If anyone has had enough of my tributes to Philip Gould, I will not be offended if you surf immediately to another website. But I feel I should say something about his funeral yesterday, where a packed All Saints church in London W1 said farewell to one of the key architects of New Labour, and a great friend.
Though I don’t do God, as the minister Alan Moses pointed out in his superb sermon, recalling the time Philip dragged ‘poor Alastair’ to his confirmation, Philip did do God, more and more so as his life neared its end.
He would have loved the beauty of the choir’s singing, the hymns and readings being sung and read so well, the prayers, (not least read by his sister, a priest), the incense, the long queues waiting to take communion.
Philip was not without ego, and he would have also loved the packed church, the photographers outside, and the big party afterwards. He would have loved the sense of drama and history attached to the event. Two Prime Ministers in the front row, and both doing readings chosen by him. Two more Labour leaders behind them. Many of the key figures of the past Labour government, and the current coalition government, paying their respects. I know he would have loved the sermon, in which inter alia Rev Moses made a rather compelling case against government education policy, with Michael Gove a few pews away.
He would have been proudest of his two daughters, first Grace and then Georgia, reading poems, their voices strong and clear and full of love. Georgia also made a fantastic speech at the party afterwards, as did Tony Blair, Matthew Freud, Philip’s old university friend Pete Jones, and Professor David Cunningham who cared for Philip at the Marsden, and said that in talking about death and cancer as he had, Philip had given hope and strength to others.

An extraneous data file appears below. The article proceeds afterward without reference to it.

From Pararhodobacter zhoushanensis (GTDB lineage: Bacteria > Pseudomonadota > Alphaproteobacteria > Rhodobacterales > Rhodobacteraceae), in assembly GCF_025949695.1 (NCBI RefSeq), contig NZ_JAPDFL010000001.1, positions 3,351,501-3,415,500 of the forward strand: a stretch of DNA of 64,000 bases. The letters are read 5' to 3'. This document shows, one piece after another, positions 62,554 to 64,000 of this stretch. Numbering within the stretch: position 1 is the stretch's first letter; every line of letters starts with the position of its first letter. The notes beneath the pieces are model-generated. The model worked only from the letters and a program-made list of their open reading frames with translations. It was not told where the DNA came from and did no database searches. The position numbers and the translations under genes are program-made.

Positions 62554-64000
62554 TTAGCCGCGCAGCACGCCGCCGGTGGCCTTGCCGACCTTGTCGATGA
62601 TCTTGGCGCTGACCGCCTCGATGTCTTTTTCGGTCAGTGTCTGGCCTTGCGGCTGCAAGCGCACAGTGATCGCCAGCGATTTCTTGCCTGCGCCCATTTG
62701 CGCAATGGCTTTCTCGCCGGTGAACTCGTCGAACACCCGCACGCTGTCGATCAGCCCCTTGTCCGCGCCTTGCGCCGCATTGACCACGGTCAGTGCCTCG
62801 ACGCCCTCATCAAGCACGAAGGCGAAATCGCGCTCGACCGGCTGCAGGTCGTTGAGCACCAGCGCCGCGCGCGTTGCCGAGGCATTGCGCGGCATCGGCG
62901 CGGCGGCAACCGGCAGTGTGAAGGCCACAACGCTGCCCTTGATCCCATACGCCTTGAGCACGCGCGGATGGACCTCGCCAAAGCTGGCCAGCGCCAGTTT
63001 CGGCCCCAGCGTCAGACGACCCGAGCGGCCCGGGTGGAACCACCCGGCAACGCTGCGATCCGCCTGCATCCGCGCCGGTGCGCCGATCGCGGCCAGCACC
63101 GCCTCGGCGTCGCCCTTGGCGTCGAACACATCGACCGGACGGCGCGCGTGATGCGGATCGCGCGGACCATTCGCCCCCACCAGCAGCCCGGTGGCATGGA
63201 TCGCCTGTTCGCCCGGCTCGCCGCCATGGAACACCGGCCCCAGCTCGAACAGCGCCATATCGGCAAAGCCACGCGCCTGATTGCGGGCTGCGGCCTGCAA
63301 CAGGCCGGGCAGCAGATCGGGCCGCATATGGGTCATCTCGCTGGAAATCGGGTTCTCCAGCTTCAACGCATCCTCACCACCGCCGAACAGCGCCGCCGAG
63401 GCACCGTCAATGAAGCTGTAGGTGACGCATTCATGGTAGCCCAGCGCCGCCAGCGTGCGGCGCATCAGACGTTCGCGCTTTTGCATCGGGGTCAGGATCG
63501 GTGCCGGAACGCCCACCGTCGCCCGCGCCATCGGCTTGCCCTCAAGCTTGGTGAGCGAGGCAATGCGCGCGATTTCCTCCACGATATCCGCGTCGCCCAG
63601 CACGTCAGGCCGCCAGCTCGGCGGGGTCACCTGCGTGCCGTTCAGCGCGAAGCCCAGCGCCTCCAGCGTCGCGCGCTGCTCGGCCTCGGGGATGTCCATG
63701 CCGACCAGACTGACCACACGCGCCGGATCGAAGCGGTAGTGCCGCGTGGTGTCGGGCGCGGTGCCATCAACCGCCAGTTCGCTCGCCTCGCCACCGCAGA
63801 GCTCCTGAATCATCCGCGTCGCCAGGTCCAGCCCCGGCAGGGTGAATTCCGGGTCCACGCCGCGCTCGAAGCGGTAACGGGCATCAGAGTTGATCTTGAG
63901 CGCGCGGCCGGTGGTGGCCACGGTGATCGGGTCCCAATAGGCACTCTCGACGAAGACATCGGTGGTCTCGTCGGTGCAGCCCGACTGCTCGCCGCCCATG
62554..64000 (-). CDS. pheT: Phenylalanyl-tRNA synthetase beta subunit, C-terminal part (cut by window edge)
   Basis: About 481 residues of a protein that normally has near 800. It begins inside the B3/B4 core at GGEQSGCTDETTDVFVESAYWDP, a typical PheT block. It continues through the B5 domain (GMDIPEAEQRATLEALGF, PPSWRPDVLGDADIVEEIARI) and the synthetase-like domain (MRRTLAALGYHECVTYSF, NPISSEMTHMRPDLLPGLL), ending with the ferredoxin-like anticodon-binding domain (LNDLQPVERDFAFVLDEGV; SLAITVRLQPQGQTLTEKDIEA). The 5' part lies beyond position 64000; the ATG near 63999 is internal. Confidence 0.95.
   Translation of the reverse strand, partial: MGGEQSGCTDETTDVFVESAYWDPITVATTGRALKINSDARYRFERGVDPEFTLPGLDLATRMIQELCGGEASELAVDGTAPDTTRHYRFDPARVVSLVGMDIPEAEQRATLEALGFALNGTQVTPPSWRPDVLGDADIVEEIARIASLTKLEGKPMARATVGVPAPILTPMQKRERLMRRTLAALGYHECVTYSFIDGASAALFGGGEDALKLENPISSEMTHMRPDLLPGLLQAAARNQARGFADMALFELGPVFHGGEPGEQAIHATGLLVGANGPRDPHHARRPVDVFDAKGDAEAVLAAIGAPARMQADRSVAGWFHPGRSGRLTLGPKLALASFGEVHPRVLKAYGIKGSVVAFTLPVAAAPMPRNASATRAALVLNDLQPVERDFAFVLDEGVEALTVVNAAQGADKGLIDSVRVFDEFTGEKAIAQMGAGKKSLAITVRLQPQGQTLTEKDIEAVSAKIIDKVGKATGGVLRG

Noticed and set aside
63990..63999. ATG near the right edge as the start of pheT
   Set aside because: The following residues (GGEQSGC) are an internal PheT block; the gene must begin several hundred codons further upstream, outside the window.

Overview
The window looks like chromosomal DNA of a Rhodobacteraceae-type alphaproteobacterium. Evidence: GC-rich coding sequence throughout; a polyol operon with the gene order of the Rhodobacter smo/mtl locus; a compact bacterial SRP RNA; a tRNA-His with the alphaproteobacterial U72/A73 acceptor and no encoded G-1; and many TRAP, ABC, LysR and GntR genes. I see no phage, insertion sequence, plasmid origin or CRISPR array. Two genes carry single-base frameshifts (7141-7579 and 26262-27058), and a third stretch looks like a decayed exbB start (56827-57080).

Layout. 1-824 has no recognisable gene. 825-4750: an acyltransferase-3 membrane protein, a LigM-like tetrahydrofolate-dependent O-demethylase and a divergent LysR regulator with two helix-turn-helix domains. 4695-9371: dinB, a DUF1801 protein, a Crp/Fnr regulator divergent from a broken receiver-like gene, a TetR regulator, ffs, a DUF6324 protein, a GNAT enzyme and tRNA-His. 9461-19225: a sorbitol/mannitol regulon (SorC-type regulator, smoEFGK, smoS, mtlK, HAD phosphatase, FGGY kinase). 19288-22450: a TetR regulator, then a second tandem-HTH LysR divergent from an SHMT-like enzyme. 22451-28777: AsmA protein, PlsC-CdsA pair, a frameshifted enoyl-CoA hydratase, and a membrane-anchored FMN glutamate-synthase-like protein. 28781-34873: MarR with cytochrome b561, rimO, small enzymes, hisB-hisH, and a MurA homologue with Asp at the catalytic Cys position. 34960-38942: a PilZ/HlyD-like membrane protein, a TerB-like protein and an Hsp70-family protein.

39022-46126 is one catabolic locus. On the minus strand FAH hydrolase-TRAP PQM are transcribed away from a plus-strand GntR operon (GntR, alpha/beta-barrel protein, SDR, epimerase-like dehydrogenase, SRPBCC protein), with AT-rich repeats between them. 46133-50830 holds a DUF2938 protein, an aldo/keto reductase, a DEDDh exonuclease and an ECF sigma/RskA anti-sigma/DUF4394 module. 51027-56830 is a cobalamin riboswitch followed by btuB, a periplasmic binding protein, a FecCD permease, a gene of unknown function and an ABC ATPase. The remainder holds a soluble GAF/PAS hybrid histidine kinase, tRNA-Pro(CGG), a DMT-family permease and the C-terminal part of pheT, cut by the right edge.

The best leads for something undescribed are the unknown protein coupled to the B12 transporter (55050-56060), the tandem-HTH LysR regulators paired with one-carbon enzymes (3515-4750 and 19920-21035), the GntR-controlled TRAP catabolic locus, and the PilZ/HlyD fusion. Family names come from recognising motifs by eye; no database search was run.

Today is the cremation, attended by Philip’s family, Gail’s parents, my family, and a couple of very close friends. More sadness, but more cause to reflect on a life well lived.
I had had an agreement with Philip, having spoken at the funerals of several friends before, and always finding it hard, that I wouldn’t have to speak at his. But as Georgia told the congregation, I wrote to him on the day before he died, and the girls read the letter to him. As they finished, he smiled and said he wanted it read at the funeral. I did see him again, but by then he had slipped into unconsciousness, so I am glad this is the last thing I ever said to him. It was meant as a private letter, but as I ended up reading it in public at his and Gail’s request, and as The Times has printed it in full today as part of a nice send-off for Philip, I thought I would put it on here too.
I hope, as do so many others, that somehow you find within you the strength to carry on. The courage you have shown since the day you were told you had cancer has been inspiring. If anyone can keep on defying the medical odds, you can.
But if this does defeat you this time, I don’t want you to go without me saying what a wonderful person you are, and what an extraordinary friend you have been. Of all my friends, you are the one who touches virtually every point of my life – past, present, politics, work, leisure, sport and holidays, education, books, charity, and, more important than anything, family and friendship. I have been blessed to know you. So has Fiona. So have Rory, Calum and Grace. For so many of the happiest moments of our lives, you have been there, indeed often the cause of the happiness.